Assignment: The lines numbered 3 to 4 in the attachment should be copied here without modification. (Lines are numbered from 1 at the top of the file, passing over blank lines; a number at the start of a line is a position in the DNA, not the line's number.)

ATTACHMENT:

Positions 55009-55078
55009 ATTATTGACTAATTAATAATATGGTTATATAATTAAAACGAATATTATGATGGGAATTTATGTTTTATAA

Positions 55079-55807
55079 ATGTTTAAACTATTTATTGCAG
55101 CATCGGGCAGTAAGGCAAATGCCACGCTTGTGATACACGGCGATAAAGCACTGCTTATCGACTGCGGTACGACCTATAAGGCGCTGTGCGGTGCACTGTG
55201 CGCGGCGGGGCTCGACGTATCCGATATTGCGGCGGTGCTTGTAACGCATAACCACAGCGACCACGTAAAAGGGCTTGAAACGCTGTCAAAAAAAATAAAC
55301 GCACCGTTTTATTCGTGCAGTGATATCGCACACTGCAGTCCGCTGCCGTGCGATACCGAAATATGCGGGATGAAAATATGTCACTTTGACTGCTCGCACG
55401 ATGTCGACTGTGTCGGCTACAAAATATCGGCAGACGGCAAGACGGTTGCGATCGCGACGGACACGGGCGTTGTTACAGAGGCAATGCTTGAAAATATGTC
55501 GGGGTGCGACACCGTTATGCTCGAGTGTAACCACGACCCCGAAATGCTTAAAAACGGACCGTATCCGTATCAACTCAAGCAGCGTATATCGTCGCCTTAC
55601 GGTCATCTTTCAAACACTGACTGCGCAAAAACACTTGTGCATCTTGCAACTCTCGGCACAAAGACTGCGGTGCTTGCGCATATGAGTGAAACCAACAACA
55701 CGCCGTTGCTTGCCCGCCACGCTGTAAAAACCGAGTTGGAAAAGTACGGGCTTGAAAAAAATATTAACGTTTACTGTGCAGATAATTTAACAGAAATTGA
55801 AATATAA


Positions 55079-55807
55079 ATGTTTAAACTATTTATTGCAG